Zeer Oude Genever; Versatility and Style

In previous articles, I have written about both Van Wees’ Angostura Bitters and their excellent Three Corners Dry Gin. Today, I will look at another of their products, Zeer Oude Genever.

The forefather of London Dry Gin, Genever comes in a few varieties:

Oude (Old)
This name isn’t a reference to the age of the spirit, but rather to the “old” method in which it is made. It must contain a minimum of 15% Maltwine, no more than 20g of sugar per litre, and at be bottled at or above 35%ABV.

Jonge (Young)
This is made using a newer method of production that became popular in the 1950s in response to demand for a more mixable spirit with a lighter character. This can contain no more than 15% maltwine and no more than 10g sugar per litre. It must be bottled at at least 35%ABV.

Korenwijn (Cornwine)
The third variety, this must contain 51% maltwine and be bottled at at least 38%ABV. It can also contain no more than 20g of sugar per litre.

Van Wees Zeer Oude Genever
Van Wees Zeer Oude Genever

A.V. Wees Zeer Oude Genever is in the first of these styles. In addition to being made in the old style, it is also aged for at least one year in oak casks (hence Zeer (“Very”) Old).

The Taste

Nose: Dry spice, oak, juniper and toasted bread.
Taste: Initially smooth, with a building warmth. Oaky wood, vanilla and bread follow, with juniper on the finish. An interesting cross between whiskey and gin.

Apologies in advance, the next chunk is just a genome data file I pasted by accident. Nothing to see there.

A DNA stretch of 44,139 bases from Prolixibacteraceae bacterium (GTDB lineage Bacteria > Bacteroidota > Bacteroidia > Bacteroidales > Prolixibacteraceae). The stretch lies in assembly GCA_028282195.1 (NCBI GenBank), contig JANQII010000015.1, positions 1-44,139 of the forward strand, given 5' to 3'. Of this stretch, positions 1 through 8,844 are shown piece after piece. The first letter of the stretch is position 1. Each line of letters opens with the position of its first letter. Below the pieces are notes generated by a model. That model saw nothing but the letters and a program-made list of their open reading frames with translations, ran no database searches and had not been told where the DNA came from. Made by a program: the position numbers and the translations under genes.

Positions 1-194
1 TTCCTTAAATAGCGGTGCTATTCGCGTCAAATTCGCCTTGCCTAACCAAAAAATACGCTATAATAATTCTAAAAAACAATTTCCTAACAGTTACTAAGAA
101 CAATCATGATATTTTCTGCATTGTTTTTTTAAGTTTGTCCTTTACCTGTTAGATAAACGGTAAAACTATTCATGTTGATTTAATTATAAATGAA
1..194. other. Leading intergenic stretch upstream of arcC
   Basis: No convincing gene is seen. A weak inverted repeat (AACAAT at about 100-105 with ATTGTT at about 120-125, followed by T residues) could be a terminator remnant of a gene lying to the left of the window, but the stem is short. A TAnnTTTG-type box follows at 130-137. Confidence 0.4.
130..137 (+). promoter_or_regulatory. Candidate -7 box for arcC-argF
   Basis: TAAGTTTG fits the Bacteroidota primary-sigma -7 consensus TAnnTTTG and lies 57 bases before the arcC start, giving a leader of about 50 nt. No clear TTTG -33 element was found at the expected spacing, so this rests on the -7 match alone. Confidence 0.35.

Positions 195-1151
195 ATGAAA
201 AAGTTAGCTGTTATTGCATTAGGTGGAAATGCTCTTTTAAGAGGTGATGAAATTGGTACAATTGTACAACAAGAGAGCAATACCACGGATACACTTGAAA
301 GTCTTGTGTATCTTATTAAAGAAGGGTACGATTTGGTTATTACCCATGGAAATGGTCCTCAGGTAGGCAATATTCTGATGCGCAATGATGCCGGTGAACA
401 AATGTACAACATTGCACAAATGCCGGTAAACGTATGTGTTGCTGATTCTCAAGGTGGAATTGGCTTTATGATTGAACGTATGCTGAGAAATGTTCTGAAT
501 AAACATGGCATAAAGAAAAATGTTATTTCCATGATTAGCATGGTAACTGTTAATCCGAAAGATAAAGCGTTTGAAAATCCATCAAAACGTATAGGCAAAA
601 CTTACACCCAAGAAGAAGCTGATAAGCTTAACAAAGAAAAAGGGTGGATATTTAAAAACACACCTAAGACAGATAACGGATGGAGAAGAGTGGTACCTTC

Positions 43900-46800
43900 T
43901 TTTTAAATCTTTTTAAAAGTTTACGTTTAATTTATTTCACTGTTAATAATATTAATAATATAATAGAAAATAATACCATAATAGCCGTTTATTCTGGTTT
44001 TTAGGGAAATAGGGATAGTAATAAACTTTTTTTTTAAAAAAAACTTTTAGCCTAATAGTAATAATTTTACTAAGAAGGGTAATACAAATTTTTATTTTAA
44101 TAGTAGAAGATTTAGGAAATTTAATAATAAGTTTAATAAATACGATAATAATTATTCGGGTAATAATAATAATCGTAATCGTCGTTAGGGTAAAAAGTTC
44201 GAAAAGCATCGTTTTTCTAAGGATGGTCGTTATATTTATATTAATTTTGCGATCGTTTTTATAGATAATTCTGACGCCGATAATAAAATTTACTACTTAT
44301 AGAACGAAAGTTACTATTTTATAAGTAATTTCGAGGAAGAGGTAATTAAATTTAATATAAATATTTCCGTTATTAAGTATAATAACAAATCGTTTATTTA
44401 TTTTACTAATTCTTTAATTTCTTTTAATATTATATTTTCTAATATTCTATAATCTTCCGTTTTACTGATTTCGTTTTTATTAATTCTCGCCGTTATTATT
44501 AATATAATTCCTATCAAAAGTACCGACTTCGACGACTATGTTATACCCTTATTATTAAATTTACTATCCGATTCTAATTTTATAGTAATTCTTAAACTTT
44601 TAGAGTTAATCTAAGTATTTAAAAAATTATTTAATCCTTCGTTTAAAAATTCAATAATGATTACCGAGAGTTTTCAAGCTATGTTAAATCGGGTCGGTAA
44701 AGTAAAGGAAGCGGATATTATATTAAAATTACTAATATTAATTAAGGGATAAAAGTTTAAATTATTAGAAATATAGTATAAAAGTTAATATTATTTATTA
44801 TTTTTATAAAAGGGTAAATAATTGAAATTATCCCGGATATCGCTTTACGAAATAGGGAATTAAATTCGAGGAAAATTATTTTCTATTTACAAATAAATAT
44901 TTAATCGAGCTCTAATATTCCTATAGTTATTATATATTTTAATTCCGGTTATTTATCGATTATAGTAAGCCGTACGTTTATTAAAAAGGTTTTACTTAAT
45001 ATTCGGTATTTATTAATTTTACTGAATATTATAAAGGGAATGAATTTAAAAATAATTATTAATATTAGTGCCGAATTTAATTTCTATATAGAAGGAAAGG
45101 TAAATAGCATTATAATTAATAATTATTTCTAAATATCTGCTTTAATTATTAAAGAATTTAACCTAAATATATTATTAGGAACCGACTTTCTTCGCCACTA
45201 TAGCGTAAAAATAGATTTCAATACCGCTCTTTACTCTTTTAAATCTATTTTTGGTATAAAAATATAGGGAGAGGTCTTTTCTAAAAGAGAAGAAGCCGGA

After tasting, it seemed to have the warmth and body of a brown spirit with the mixability of a white; as such, I decided to try it in a variety of classic cocktails.

Quite pleasant and smooth, this seemed to be a cross between a Manhattan and a Martinez; the missing link between these cocktails. The dry juniper notes are followed by sweet oak and vanilla. There are some herbal hints and a touch of citrus on the finish.

This Sazerac had a great combination of oaky vanilla and anise flavours. Warming and woody, it was also very comforting. Unusual, but excellent.

This was quite bitter, but also seemed more rounded than most Negronis, with a slight woodiness to it and a touch of anise. Overall, I think that a good balance was reached between the sweet and bitter flavours. Very good indeed.

Moscow Mule
A twist on the vodka classic. It had the same refreshing chill and citrus of the traditional drink, but with added vanilla notes and a woody, malty finish.

Yellow Gin
Yellow Gin was a variety of gin that had been matured in wood to add a light straw colour and an oaky flavour. Despite its popularity in the middle of the last century, it is now harder to come by. One suggested substitute is a mix of Dry Gin and Genever, so I decided to try it.

25ml Van Wees Three Corners Dry Gin
25ml Van Wees Zeer Oude Genever
(Stir without ice)

Comparing this to some Yellow Gins I have tried, I can see the similarities, although this was a lot richer in flavour, being more woody and malty. If you’re looking for something different when making gin-based drinks such as a Martini or Gin & Tonic, this mix could be really useful.

In Conclusion
Trying these drinks really illustrates the versatility of Genever as a cocktail ingredient and, with the increased interest in aged spirits, even extending to aged gins and vodkas, I think the interest in Genever will continue to grow. Hopefully some more great cocktails will be created, too!

by David T Smith

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